PUBLISHED : Monday, 31 December, 2012, 12:00am
UPDATED : Monday, 31 December, 2012, 3:23am

'Brigitte Bardot' heats up anti-whaling battle


Bonny Schoonakker has worked as a journalist in South Africa, Europe and, now, Asia, reporting on war and peace, and everything in between, for more than 30 years. Despite being in newspapers for an uncomfortable length of time, he feels he still has a lot to learn and cannot shake off the suspicion that you are only as good as your next story, no matter how good your last one. However, he does know that truth is a lie’s best cover, and remains constantly on the alert.

Ending the year by looking forward to what the new one may bring, allow me to offer the prospect of Brigitte Bardot in action once more, if only for the headlines this may generate.

Ironically enough, considering the passions aroused by Bardot in my grandparents' generation, this confrontation will unfold in the frigid realms of the Southern Ocean, to which Japanese whalers and environmentalists in the Sea Shepherd movement are speeding towards even as you read this.

One of the vessels in Sea Shepherd's fleet of four is named the Brigitte Bardot, in honour of the former actress' concern for animal welfare, but also a sign of the publicity-seeking tendencies of the group's charismatic founder, Paul Watson, the "Julian Assange of the high seas".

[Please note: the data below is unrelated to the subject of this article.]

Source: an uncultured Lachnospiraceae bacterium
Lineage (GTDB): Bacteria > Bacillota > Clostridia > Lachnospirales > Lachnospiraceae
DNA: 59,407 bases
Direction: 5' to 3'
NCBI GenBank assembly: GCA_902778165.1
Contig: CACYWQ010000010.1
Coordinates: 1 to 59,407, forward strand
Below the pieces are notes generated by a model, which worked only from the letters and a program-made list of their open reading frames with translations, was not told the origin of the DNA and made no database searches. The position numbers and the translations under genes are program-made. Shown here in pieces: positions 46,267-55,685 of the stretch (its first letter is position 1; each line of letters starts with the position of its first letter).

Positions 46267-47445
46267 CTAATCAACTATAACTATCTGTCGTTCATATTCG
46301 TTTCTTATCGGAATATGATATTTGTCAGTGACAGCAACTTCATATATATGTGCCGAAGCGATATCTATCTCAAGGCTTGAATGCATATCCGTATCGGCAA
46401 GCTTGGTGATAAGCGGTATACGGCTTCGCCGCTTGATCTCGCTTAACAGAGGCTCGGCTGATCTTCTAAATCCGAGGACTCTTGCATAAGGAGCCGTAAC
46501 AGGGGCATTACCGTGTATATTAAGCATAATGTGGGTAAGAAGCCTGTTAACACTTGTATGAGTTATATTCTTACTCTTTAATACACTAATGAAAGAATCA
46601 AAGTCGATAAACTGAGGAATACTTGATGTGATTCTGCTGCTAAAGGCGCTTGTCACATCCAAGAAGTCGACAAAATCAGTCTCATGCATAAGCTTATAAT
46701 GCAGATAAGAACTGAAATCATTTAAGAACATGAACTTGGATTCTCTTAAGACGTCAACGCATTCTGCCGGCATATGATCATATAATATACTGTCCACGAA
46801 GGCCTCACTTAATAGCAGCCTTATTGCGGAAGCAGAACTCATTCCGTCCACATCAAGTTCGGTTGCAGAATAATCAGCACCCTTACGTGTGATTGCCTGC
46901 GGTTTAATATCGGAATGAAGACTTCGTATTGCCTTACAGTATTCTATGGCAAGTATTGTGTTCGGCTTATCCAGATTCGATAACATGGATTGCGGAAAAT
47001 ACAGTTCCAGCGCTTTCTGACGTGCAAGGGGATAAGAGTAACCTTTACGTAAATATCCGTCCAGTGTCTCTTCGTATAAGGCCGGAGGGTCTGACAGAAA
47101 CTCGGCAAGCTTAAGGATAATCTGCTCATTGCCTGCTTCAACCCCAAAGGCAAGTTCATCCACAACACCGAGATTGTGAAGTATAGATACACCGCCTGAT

Actually, I am a fan of Watson's crusades, at least as they are depicted on the Discovery channel, in which the mentalists take on the whalers' water cannons armed with nothing more than their bravado. If this carries on, someone is going to get hurt. It's unlikely to be Watson, who seldom ventures off the bridge of his flagship, the Steve Irwin. However, if he does find himself in harm's way, at least he will have a convincing excuse for not appearing in court to answer the trumped-up charges that await him in Costa Rica.

If any Sea Shepherd vessel is going to get within range of the whalers' countermeasures and harpoons, it is going to be the Brigitte Bardot. It was originally named the Gojira (Japanese for "Godzilla") to replace another ship that sank in a collision, but the copyright holders to the Japanese monster's name objected, and Sea Shepherd quickly obliged - in a capitulation that may have caught the attention of other branches of the Japanese establishment.

Watson then proposed naming it after the woman he took seal-spotting off Canada in 1977, and she readily agreed, referring to him as "the captain of my heart" in her letter of consent.

If the vessel comes to grief in the manner of its predecessor, the world's media will go to town with endless coverage of "Brigitte Bardot destroyed in Antarctica". Global publicity guaranteed. But as the fleet sails out for its annual circus, you do wonder what are the aims and which are its means.

Alex Lo is on leave


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